So, here are my own personal mandates for fitness.

1) Don’t watch TV after dinner

I am so grateful for DVDs and streaming. Now I don’t have to sit through all the food commercials on cable. Naturally, the more TV you watch, the more commercials you will see. Majority of commercials are for fast food. This will make you hungry. Avoid this.

It became especially bad when I was hooked on cooking shows like Chopped and Iron Chef. It’s probably the worst thing in the world to flip to the Food Network at 10PM and find yourself drooling over 10 different courses of lobster.

Those ihop commercials are the worst. I’ve never even seen an ihop in Toronto but they make me wanna go so badly!

2) Do digestive activities after eating

Either go for a walk, or do some gentle stretching. My favorite is the yoga ‘diamond pose,’ or the vajrasana if you’re one of those crunchy types, which is supposed to aid digestion and manage blood sugar levels. Also, it’s a killer stretch for your knees and ankles. Super easy digestion without even moving!

Diamond pose

3) Drink room temperature or warm drinks instead of cold drinks

Cold drinks go down easier, while room temperature or warm drinks fill you up. This will stop you from drinking your calories. Just imagine how much quicker you’d down an iced venti mocha versus a hot grande mocha. Apparently, cold drinks also keep the fat around your midsection and upsets your stomach’s natural equilibrium. (I used to have acidity problems, which is how I know from experience!)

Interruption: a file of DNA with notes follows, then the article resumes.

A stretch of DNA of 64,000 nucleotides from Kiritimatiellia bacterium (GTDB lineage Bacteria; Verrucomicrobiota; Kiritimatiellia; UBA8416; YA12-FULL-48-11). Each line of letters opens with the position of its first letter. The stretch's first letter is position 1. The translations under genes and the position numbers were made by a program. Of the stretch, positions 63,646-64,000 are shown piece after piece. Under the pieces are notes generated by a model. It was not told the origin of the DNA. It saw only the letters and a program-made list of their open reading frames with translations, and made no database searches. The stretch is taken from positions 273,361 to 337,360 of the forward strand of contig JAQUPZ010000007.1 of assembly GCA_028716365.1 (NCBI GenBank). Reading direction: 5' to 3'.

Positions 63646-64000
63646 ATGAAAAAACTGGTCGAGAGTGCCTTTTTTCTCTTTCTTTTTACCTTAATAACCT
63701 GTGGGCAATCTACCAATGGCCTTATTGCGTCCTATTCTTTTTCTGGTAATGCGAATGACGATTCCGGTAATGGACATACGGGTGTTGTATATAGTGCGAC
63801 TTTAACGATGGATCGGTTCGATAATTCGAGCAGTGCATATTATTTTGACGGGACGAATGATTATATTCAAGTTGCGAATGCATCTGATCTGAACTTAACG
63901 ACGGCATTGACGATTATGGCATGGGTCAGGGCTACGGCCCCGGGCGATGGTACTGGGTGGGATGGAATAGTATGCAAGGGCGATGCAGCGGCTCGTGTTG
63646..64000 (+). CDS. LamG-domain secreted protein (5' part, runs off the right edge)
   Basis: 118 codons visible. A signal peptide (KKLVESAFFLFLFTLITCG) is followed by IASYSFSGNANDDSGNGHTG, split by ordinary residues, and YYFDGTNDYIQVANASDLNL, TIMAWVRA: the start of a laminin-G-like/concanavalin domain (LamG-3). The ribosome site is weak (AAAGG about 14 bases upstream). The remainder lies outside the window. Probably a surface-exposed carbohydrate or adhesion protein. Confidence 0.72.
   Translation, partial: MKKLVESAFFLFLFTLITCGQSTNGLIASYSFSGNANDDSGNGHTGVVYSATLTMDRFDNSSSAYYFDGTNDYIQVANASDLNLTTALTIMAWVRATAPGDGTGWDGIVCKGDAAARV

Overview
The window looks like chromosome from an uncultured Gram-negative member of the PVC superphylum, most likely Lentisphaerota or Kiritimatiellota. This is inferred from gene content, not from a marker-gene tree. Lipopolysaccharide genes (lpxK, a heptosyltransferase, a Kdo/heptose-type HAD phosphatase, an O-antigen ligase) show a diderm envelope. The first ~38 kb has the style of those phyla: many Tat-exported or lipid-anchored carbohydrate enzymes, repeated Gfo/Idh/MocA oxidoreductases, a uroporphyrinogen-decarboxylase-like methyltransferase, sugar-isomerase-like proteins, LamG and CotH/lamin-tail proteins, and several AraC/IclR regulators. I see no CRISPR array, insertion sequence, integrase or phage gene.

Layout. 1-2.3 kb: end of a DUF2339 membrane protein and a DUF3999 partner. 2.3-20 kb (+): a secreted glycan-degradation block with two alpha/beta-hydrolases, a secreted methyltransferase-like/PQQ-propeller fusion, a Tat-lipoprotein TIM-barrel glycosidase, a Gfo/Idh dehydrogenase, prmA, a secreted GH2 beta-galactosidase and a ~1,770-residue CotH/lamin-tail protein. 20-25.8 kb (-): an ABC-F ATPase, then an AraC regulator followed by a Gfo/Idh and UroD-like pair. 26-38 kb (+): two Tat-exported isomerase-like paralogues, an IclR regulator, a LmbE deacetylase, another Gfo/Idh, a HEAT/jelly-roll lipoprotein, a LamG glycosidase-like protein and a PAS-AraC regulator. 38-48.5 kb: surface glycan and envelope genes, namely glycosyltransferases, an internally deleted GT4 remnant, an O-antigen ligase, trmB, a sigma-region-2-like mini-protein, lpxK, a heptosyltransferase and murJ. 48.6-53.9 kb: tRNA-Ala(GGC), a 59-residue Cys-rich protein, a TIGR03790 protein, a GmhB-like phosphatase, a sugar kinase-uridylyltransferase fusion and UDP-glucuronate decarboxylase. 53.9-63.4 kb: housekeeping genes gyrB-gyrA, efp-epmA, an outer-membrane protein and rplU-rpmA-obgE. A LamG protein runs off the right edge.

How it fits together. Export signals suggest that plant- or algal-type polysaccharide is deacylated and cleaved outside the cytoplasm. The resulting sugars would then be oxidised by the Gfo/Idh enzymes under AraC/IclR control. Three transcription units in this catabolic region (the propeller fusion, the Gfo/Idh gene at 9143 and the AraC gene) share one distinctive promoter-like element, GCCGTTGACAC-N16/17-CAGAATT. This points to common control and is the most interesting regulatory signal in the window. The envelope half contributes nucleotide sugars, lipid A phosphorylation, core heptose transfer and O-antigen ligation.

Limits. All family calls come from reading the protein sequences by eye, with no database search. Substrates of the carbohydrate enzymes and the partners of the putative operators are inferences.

Watch those after-work drinks! Alcohol metabolizes as sugar, meaning that your white wine translates to a LOT of extra empty calories.

4) Break one sweat a day

This is much easier than it sounds! I always try to get in at least one good sweat somewhere, whether its taking the stairs instead of the elevator, going for a brisk walk with the dog, or simply doing a 10 minute ab workout from Youtube. (Cassey is my new fave fitness guru!)

5) Drink lots of water

Yeah, yeah, we’ve heard this before. But did you know that 37% of people mistake thirst for hunger? Sometimes I’d be halfway through a bag of chips before realizing its because I’m actually dehydrated.

If you’re hungry, drink water first. I’ve got my bottle of room temperature water on hand, always.

6) By the hammer of Thor! Keep a food journal if you must, but don’t count your calories

Tried it, hated it. Also it turns you into some kind of crazy person. “I can’t have this croissant because it has 300 calories!”

Don’t be that person. It’s just plain exhausting – for yourself and the people around you.